Hepatitis C virus (HCV), a major blood–borne infection, is endemic worldwide with about 150 million chronic carriers in the world.[1] Central Africa including Cameroon belong to the region with the highest prevalence in Africa.[2],[3] HCV infection is a serious problem in patients receiving dialysis treatment as patients on hemodialysis (HD) are at higher risk for acquiring HCV than the general population.[4] The reported prevalence of HCV in HD varies from 1.9% to 80%.[5] HCV infections cause liver disease such as cirrhosis and hepatocellular carcinoma and is associated with all-cause as well as cardiovascular mortality in HD patients.[4],[6],[7],[8],[9] Most patients acquire the infection while on dialysis.[10] The rate of seroconversion to HCV seropositivity during HD varies from country to country and range from 0% to 42%. Various factors related to the patients and the HD procedure are responsible for the increase susceptibility to acquire the infection during HD. Identified risk factors for HCV seroconversion include a long duration on dialysis, blood transfusions, a high facility prevalence of HCV, sharing of dialysis machines among patients, performing HD in multiple centers, facility practices and the non adherence to universal infection control mechanisms.[11],[12],[13] In developed countries the implementation of tight infection control measures in dialysis units, stricter blood bank screening rules, use of erythropoiesis-stimulating agents instead of blood transfusions have reduced the prevalence of HCV infection in HD.[14],[15],[16] But HCV infection rates still remains high in the developing world including sub-Saharan Africa due mainly to the non-adherence to universal infection control measures.[17],[18],[19],[20],[21] In Cameroon HCV is endemic with a general population prevalence of 13%.[22] and is a serious problem in hemodialysis with a prevalence of 20.6%.[20] As in most countries in Social Security Administration the health system suffers from short-comings in structure and organization, scarcity of HD facilities, shortage of healthcare personnel, high patient load and a quality of healthcare that make difficult to adhere to universal infection control measures. There are currently two single center studies focusing on cumulative HCV seroconversion among HD patients in Cameroon. Ashuntantang et al reported a cumulative seroconversion rate of 25% amongst 40 patients on maintenance HD in Yaoundé[21] and Halle et al found a cumulative seroconversion rate of 11.8% with duration on dialysis being associated with seroconversion.[20] In both studies, baseline serology for anti-HCV antibodies was done using different tests for the patients, and the patients included had different period of exposure. These factors could have influenced the results obtained and real incidence in terms of patient-years is unknown in Cameroon. This study was designed to the annual incidence - HCV sero-positivity among patients on dialysis after two years of exposure.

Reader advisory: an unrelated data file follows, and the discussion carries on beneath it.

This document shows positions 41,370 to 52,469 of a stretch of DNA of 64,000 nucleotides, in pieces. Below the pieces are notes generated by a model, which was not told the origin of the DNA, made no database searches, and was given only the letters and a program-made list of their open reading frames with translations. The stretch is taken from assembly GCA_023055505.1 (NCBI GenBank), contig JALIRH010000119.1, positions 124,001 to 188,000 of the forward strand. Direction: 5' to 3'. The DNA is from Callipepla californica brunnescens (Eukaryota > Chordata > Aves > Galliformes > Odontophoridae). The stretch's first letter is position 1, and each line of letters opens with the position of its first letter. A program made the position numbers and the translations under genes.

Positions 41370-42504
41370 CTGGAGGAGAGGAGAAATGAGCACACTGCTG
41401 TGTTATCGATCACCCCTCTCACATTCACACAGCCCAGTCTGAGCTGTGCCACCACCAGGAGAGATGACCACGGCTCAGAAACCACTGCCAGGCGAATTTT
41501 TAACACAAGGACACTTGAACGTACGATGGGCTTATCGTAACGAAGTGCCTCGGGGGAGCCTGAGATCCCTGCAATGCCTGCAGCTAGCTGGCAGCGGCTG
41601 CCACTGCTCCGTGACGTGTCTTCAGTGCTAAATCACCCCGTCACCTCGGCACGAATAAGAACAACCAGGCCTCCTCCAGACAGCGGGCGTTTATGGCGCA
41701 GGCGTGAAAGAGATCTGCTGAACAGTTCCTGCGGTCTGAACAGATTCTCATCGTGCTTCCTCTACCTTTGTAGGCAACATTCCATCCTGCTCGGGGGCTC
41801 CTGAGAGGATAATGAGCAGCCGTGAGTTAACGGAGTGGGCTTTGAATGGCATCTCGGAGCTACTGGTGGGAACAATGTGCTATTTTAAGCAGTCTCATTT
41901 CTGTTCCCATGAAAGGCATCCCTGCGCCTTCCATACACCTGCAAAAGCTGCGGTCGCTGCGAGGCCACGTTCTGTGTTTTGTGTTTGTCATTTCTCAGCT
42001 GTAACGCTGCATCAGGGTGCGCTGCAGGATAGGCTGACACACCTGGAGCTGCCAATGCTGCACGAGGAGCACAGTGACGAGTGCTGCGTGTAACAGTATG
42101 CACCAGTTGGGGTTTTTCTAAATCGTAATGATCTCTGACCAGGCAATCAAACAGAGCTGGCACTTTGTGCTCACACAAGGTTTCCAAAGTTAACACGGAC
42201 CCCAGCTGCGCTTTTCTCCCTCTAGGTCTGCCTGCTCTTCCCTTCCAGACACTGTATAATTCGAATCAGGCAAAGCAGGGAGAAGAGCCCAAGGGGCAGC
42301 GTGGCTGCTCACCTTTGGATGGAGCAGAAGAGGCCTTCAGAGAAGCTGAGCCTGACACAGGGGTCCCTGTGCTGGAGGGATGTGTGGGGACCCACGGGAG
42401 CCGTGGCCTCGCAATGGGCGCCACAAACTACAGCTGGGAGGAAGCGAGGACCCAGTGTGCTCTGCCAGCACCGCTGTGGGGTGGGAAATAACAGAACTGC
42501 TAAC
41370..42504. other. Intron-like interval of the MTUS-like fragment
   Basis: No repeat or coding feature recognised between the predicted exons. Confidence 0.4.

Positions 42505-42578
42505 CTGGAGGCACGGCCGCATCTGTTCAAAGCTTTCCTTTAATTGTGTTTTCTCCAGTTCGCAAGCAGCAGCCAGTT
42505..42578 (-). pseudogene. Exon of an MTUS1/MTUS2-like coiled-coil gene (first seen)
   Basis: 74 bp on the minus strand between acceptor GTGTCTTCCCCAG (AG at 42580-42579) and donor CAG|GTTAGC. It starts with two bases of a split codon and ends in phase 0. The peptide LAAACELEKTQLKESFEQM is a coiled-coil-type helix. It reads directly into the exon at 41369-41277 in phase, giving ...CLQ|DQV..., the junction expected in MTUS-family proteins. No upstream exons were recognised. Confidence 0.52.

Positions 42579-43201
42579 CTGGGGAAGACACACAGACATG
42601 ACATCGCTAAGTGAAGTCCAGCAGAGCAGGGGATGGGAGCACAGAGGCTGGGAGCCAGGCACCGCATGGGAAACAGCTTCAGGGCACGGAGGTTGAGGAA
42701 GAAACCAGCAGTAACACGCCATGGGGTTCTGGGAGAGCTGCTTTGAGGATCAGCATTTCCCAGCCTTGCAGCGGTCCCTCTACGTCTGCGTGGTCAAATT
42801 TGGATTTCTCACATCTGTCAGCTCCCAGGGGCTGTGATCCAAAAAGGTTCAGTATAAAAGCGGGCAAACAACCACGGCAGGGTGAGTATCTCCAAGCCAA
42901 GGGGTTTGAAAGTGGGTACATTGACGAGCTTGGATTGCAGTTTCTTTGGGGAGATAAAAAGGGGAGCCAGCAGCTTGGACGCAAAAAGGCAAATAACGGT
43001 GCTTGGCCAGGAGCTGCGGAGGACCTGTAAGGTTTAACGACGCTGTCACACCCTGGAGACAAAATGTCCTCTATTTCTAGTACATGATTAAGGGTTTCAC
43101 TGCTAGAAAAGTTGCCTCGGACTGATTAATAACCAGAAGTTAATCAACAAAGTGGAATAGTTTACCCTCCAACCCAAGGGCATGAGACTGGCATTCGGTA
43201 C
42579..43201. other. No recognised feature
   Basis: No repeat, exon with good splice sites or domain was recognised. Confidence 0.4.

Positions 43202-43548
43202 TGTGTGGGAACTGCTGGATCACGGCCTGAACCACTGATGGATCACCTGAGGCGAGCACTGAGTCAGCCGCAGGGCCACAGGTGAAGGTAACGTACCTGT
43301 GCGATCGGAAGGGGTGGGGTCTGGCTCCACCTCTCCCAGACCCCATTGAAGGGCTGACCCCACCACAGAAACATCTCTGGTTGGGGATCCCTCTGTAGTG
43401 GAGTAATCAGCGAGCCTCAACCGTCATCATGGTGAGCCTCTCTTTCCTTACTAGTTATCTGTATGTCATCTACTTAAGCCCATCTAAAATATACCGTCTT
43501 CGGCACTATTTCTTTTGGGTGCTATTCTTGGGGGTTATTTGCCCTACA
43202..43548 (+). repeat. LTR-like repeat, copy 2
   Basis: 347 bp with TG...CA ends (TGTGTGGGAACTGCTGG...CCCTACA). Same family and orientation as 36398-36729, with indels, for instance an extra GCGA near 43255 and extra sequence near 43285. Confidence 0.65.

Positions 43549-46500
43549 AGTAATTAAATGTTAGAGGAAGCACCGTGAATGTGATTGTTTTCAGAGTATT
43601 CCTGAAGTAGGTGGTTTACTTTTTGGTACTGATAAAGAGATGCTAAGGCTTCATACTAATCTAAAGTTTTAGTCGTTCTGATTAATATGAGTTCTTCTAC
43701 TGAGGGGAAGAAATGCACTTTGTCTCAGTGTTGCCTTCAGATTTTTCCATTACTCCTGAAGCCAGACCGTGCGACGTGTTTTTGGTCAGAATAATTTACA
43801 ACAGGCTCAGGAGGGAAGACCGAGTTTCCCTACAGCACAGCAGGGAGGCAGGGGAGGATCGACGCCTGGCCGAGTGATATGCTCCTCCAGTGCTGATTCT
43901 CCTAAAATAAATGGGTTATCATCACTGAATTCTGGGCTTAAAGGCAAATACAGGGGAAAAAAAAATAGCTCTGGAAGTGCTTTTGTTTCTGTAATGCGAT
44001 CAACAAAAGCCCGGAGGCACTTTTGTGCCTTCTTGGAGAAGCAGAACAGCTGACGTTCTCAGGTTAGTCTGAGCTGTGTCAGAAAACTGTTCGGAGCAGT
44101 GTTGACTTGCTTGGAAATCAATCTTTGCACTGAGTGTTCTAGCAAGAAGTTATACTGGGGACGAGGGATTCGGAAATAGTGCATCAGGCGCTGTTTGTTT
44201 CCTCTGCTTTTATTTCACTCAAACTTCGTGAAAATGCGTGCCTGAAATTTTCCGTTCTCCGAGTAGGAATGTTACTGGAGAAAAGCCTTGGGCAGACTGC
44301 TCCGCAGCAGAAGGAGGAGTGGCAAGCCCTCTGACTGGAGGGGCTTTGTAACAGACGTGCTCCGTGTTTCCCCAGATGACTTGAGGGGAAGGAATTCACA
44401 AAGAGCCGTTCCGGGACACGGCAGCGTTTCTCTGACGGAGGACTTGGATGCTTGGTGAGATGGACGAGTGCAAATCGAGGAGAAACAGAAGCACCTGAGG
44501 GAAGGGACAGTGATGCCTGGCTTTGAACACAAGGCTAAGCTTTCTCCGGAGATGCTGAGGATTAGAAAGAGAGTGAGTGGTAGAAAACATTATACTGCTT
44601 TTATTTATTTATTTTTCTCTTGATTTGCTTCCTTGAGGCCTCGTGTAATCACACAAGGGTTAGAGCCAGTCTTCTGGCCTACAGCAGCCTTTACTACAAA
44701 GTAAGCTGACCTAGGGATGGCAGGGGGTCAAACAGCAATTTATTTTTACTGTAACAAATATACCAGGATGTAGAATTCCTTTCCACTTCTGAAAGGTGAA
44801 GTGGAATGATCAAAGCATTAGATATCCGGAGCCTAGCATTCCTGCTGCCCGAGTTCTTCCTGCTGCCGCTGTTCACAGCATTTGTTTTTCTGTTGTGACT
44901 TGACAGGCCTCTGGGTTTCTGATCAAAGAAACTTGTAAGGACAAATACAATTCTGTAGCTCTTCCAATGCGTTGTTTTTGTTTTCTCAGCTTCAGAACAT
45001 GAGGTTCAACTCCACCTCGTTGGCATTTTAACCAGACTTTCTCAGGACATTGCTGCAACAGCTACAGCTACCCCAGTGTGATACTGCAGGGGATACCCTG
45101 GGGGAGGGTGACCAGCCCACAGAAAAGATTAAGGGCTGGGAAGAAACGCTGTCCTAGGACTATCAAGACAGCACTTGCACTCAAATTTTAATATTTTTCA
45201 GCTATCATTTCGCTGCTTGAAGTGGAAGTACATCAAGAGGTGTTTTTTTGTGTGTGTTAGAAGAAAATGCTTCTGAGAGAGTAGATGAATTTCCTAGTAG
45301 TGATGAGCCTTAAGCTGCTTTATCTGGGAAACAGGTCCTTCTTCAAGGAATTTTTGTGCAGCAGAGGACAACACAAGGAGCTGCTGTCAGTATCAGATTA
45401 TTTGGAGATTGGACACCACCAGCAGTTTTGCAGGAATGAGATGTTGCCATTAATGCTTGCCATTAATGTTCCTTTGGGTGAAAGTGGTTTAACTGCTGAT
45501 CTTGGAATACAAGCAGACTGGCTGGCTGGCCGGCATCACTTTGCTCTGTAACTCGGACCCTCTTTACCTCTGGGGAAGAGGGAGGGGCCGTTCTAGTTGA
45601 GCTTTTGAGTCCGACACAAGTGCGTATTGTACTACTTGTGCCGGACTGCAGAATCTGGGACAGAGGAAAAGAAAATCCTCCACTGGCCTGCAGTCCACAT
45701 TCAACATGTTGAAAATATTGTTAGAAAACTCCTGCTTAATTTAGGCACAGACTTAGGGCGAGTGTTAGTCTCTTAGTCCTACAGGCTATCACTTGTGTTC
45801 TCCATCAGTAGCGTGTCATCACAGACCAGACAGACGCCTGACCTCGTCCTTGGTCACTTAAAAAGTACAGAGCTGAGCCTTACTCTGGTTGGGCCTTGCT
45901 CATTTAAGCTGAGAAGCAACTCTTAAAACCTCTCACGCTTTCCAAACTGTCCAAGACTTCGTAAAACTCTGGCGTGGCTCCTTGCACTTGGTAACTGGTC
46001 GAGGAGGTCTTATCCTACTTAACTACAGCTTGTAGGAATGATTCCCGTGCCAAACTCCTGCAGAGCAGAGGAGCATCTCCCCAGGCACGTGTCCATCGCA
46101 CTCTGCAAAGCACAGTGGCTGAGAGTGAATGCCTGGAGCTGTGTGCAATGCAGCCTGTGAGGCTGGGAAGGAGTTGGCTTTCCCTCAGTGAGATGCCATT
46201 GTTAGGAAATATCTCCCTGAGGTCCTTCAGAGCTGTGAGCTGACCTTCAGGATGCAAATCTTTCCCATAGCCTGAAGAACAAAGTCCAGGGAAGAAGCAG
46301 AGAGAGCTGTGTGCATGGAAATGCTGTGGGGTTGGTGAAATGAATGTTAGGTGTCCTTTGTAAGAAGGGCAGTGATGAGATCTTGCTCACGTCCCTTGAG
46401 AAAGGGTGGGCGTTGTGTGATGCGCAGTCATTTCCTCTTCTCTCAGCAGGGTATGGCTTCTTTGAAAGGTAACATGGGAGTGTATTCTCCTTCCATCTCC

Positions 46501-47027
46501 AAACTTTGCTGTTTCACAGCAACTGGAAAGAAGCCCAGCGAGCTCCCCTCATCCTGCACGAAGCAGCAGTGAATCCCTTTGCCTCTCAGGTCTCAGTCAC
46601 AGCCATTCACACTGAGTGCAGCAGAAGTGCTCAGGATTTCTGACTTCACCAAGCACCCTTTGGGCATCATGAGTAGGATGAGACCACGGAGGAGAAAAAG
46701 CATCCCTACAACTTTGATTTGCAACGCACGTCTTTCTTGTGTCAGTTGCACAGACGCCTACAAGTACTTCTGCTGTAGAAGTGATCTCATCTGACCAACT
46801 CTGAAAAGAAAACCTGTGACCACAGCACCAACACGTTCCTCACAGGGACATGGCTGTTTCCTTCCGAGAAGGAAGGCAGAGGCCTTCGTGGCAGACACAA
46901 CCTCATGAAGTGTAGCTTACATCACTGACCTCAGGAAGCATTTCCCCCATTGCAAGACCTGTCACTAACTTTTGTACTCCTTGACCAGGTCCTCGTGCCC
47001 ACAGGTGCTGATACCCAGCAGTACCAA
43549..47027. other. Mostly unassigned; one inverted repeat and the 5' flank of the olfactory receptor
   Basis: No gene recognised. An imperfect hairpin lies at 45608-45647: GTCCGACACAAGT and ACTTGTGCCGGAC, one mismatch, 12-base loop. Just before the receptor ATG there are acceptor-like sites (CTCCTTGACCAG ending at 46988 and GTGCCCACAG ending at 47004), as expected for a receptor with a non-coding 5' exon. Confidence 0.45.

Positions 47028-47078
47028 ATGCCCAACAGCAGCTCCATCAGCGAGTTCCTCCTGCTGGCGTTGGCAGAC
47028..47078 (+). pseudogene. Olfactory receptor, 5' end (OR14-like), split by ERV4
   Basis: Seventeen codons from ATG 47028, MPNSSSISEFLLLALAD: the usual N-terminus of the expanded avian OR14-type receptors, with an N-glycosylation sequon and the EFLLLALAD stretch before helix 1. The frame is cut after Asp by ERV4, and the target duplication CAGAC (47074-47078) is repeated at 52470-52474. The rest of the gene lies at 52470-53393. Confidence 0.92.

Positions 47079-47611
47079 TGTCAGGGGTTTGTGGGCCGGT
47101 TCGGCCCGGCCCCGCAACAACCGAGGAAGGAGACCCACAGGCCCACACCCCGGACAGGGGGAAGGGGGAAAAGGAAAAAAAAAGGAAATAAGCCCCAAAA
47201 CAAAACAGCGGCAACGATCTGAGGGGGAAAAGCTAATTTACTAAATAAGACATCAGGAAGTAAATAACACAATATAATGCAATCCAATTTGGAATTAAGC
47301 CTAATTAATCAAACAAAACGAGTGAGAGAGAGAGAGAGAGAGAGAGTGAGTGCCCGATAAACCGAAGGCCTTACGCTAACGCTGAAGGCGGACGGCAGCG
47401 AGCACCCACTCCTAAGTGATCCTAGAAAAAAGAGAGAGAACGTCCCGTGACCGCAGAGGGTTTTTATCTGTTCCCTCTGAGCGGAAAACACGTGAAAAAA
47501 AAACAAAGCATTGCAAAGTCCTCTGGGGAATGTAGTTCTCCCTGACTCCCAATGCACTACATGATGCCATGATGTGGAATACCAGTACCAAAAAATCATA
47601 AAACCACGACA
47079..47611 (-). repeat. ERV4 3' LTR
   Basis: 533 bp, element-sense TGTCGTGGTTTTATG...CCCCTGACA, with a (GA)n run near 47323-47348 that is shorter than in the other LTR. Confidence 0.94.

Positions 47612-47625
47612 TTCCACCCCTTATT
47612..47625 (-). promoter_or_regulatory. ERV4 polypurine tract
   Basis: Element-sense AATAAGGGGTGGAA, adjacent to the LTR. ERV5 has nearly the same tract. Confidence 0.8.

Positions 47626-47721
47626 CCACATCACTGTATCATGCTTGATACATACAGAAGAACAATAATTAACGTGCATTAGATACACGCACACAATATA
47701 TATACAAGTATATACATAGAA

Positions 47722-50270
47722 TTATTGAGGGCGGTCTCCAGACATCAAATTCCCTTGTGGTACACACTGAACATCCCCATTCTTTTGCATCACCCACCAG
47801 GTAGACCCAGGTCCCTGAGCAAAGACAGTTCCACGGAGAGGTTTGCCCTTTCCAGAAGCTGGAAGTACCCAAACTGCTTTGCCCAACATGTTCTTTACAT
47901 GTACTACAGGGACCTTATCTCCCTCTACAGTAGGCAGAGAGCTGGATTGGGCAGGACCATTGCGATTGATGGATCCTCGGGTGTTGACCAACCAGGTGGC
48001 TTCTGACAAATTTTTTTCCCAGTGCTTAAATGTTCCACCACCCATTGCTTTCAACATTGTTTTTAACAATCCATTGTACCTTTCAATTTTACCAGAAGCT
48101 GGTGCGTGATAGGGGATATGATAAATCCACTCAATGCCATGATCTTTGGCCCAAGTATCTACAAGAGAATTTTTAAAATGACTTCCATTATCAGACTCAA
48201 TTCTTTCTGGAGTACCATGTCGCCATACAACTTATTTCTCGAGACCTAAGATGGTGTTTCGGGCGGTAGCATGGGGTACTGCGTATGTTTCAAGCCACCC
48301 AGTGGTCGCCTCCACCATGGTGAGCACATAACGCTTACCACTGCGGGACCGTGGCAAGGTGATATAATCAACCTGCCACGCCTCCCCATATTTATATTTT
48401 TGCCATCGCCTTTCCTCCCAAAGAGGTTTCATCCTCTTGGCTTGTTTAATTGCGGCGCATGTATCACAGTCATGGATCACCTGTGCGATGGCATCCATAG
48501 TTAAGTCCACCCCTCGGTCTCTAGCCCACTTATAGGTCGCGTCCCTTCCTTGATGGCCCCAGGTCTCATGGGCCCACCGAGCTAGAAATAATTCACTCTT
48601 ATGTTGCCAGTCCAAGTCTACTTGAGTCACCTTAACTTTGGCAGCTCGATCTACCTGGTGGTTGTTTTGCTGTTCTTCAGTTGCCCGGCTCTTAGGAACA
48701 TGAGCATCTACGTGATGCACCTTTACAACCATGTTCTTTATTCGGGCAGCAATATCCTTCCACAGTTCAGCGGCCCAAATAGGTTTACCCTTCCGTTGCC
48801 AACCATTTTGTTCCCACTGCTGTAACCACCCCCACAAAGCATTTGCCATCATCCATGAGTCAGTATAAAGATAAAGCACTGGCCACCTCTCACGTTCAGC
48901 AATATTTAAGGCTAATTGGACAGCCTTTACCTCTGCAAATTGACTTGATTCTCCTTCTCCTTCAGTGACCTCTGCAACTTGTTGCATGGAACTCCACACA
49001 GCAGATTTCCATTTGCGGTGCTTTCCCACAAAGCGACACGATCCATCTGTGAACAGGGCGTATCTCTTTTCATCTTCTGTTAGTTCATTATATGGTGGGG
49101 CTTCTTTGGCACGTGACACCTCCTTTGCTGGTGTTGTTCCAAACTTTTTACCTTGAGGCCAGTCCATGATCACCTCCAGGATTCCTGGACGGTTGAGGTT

Materials and Methods Top


Study design and settings

This study was designed to determine the incidence of HCV seroconversion amongst patients on maintenance HD. This was a retrospective cohort study carried out in the HD units and immunoanalysis units of the Douala General Hospital from November 1, to January 31, 2015, which included 71 patients who were tested negative for HCV in January 2013. They were retested in January 2014 after an exposure period of two years. Socio-demographic and medical data including age, gender, marital status, level of education, multicentric dialysis, number of blood pints received, origin of blood pints, use of erythropoietin, use of intravenous iron, presence of scarifications and tattoos, comorbidities and etiology of chronic kidney disease were recorded on a pretested self-administered questionnaire by a final year medical student. After an exposition of two years on HD, 10 mL of blood was collected from each patient in January 2015 and taken to the immuno-analysis unit of the Douala General Hospital were detection of anti HCV antibodies was done years using a fourth generation ELISA test (BIOREXR BXEO781A). The cut-off was calculated using the formula cut-off = Nc + 0.12 were Nc = mean absorbance value for three negative controls = 0.14. Samples giving an absorbance >0.14 were considered positive while those <0.14 were considered negative. Administrative clearance was obtained from the Douala General Hospital ethical review board while ethical clearance was procured from the University of Douala institutional review board.